She did, but there were other ways it might have been done. In the end not a huge deal, but a matter of personal preference.
I am fellow long-time fan of Mizukami myself, and I just want to echo your feeling of “it’s complicated,” though perhaps not as positive as you praised it. It is absolutely a very Mizukami story: humor, pacing, dialogue, and characters, particularly the reluctant hero and the not-quite villains. Every one of his characters are quirky in their own rights and likeable to boot. I get the sense that the studio told him to make a script for a shounen anime with mecha and just go wild, and he probably had the entire story outlined beginning to end before his pen touched paper. But I really didn’t feel the nuance and contrast underneath it all this time around as much as his other works. For me that was a shame, because I see that as one of his greatest skill; the abilities to weave seamlessly between ideologies and character development, intermingled with drama, comedy, and deep, complex feels while telling a coherent story, perfectly exemplified in Spirit Circle. I sincerely hope you’re right in that Mizukami’s experimenting with the anime format here to perfect the craft in preparation for the next project, because I agree with you completely that if SC was placed in the hands of the right studio, it has the potential to be a masterpiece; cult perhaps, but a masterpiece nonetheless (Spacifica, if you’re listening, make it happen please…). I still remember the first time reading SC, it was like being gently covered in a wave of emotions, and being rewarded with a feeling of satisfaction, like it had washed and refreshed my very soul. I suppose that’s the unreasonably high expectation I carried with me going into this series, which in retrospect (and anterospect, if that’s a word) was a terrible idea.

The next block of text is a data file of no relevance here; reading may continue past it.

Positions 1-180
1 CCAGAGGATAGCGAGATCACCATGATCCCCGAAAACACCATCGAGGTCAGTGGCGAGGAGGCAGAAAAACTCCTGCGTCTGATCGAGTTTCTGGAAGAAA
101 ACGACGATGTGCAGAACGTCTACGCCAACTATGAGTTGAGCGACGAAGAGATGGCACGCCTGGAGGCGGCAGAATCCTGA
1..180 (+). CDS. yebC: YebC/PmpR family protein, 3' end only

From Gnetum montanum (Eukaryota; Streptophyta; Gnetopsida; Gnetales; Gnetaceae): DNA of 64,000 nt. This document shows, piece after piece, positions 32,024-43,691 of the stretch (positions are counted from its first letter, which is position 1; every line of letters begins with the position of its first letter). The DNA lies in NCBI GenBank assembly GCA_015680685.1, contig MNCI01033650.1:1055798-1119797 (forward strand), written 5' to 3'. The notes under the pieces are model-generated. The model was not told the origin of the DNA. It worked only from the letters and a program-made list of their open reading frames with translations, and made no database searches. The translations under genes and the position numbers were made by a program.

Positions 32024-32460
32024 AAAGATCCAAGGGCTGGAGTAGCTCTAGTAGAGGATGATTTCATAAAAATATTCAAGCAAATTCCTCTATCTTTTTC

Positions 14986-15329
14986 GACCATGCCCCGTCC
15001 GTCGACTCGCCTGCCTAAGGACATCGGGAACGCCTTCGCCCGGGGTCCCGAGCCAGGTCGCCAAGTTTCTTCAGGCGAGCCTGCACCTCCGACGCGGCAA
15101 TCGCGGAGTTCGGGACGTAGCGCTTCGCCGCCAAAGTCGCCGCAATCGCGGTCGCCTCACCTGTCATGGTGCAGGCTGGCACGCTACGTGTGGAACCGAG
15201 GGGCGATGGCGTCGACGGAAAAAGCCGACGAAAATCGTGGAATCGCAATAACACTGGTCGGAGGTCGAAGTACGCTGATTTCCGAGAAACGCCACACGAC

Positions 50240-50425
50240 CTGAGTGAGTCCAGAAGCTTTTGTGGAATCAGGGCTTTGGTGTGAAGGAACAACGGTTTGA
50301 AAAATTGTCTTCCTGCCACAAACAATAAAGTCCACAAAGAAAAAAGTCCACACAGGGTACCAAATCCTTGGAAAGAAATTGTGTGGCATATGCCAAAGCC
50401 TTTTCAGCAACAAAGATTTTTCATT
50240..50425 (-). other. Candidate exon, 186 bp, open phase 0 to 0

I’m very glad that you covered this series and gave it such a comprehensive dissection every episode; he is an author that deserves such treatment, and I’m also quite happy that his name is getting (some of) the recognition it respectfully deserves.
Tl;dr: I liked it. It was pretty good.